Bruce Natale, a contractor mechanic with Boeing, works on a U.S. Air Force C-17 Globemaster III at Al Udeid Air Base, Qatar, Feb. 25, 2017. The C-17 aircraft was lifted up inside a Qatari hangar in order to allow maintenance on it without interruption from the weather. (U.S. Air Force photo by Senior Airman Miles Wilson)

Bruce Natale, a contractor mechanic with Boeing, works on a U.S. Air Force C-17 Globemaster III at Al Udeid Air Base, Qatar, Feb. 25, 2017. The C-17 aircraft was lifted up inside a Qatari hangar in order to allow maintenance on it without interruption from the weather. (U.S. Air Force photo by Senior Airman Miles Wilson)

Bruce Natale, a contractor mechanic with Boeing, works on separating the upper cross shaft on a U.S. Air Force C-17 Globemaster III at Al Udeid Air Base, Qatar, Feb. 25, 2017. The C-17 aircraft was lifted up inside a Qatari hangar in order to allow maintenance on it without interruption from the weather. (U.S. Air Force photo by Senior Airman Miles Wilson)

Bruce Natale, a contractor mechanic with Boeing, works on separating the upper cross shaft on a U.S. Air Force C-17 Globemaster III at Al Udeid Air Base, Qatar, Feb. 25, 2017. The C-17 aircraft was lifted up inside a Qatari hangar in order to allow maintenance on it without interruption from the weather. (U.S. Air Force photo by Senior Airman Miles Wilson)

A U.S. Air Force C-17 Globemaster III is lifted inside a Qatari hangar at Al Udeid Air Base, Qatar, Feb. 25, 2017. Weather conditions such as high winds required maintenance personnel to stop working on the C-17 for safety reasons, but by parking the aircraft in the Qatari hangar, the maintainers were able to work on it uninterrupted. (U.S. Air Force photo by Senior Airman Miles Wilson)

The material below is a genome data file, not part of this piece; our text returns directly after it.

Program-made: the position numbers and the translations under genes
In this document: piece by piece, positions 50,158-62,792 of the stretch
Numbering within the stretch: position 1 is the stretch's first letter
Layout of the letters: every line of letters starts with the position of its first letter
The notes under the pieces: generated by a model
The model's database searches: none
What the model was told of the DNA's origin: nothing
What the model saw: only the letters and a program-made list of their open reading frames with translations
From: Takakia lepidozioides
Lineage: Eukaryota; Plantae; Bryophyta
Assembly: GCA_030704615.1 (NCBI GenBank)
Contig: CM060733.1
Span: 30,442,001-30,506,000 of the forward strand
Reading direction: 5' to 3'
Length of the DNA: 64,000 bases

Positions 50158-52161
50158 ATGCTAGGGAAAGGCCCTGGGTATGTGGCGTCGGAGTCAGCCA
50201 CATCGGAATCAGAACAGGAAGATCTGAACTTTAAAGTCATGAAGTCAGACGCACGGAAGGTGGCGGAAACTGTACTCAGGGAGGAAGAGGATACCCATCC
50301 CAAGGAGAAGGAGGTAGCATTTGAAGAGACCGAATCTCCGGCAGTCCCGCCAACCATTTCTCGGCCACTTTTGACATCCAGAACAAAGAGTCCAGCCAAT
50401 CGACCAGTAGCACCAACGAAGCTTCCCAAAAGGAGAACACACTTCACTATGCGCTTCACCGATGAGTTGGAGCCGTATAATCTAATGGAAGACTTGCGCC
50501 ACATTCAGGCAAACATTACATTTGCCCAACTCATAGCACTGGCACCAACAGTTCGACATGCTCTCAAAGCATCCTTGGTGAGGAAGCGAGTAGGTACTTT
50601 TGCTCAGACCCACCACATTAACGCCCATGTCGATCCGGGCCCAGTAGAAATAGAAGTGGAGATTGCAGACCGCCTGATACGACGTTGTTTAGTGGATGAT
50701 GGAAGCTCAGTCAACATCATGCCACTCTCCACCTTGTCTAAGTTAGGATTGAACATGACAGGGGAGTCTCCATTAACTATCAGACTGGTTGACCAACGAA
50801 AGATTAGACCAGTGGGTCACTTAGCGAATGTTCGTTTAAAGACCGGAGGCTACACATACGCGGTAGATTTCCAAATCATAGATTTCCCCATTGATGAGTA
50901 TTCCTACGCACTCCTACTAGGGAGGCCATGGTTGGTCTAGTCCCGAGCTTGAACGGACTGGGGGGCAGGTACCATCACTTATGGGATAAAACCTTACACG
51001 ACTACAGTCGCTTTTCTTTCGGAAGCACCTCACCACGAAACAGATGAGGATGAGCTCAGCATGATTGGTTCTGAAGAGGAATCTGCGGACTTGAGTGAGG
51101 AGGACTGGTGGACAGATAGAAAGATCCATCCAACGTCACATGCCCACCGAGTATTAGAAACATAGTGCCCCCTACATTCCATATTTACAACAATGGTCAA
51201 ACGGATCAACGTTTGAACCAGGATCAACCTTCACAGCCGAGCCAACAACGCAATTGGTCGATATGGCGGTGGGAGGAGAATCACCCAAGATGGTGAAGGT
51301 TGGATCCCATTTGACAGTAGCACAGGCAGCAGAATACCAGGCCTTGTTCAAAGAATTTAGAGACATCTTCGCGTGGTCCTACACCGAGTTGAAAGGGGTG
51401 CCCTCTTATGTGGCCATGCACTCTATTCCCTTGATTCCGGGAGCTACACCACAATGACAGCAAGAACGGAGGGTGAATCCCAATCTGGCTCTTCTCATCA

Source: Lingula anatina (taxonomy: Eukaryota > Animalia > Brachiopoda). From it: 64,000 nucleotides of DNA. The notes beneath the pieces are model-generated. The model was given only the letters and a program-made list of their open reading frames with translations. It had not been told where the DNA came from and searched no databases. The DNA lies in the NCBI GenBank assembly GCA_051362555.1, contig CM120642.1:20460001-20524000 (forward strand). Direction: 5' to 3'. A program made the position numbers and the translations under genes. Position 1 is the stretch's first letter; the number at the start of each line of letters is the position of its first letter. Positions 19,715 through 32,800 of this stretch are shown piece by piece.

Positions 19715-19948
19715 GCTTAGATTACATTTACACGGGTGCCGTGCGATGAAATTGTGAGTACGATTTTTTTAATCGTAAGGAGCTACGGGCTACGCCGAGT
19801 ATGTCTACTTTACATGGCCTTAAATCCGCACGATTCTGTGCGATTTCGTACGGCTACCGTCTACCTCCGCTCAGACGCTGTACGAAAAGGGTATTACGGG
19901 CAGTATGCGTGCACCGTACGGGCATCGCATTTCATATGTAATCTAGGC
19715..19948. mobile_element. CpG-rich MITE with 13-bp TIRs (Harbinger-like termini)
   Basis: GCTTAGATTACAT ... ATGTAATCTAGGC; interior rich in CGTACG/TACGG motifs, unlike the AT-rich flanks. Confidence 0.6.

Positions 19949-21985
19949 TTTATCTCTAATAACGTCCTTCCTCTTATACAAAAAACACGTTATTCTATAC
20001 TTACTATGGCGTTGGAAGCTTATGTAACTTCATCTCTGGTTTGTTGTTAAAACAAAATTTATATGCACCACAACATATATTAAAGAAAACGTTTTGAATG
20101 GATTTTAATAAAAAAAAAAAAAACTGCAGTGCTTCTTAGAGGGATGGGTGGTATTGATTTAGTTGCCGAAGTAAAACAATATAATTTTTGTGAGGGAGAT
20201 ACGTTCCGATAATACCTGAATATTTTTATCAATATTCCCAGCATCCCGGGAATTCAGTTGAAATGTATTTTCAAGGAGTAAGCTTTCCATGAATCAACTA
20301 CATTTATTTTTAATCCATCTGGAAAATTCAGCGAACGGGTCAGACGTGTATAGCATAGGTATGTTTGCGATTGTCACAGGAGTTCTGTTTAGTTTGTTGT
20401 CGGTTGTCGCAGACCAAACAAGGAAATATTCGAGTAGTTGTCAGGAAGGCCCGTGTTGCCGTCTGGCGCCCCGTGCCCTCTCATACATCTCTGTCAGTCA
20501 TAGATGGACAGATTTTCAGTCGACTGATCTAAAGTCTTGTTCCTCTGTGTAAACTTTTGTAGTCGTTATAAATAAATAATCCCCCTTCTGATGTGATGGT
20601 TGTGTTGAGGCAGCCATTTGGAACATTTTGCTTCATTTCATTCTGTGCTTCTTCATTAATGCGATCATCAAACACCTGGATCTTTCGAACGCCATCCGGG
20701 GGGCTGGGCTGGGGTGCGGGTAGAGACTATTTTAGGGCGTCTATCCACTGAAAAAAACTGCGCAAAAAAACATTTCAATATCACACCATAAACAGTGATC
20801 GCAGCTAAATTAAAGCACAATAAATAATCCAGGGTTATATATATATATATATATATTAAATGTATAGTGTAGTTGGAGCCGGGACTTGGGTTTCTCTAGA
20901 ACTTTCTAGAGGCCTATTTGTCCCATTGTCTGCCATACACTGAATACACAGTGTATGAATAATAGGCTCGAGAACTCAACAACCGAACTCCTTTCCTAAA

A U.S. Air Force C-17 Globemaster III is lifted inside a Qatari hangar at Al Udeid Air Base, Qatar, Feb. 25, 2017. Weather conditions such as high winds required maintenance personnel to stop working on the C-17 for safety reasons, but by parking the aircraft in the Qatari hangar, the maintainers were able to work on it uninterrupted. (U.S. Air Force photo by Senior Airman Miles Wilson)

AL UDEID AIR BASE, Qatar — The C-17 Globemaster III aircraft is crucial to Air Mobility Command’s airlift mission at Al Udeid, enabling the movement and supply of warfighters throughout the U.S. Central Command area of responsibility. When two C-17’s were grounded here due to the need for extensive maintenance, Airmen with the 8th Expeditionary Air Mobility Squadron immediately began preparations to fix them.

But the first complication soon became very apparent. The aircrafts’ main landing gear shimmy dampers were the parts that had failed, and fixing them would require the aircraft to first be raised off of the ground completely in order to work on it, a process that takes about an hour to complete. In addition to that, aircraft are not permitted to stay on jacks in winds of 25 knots or greater for safety reasons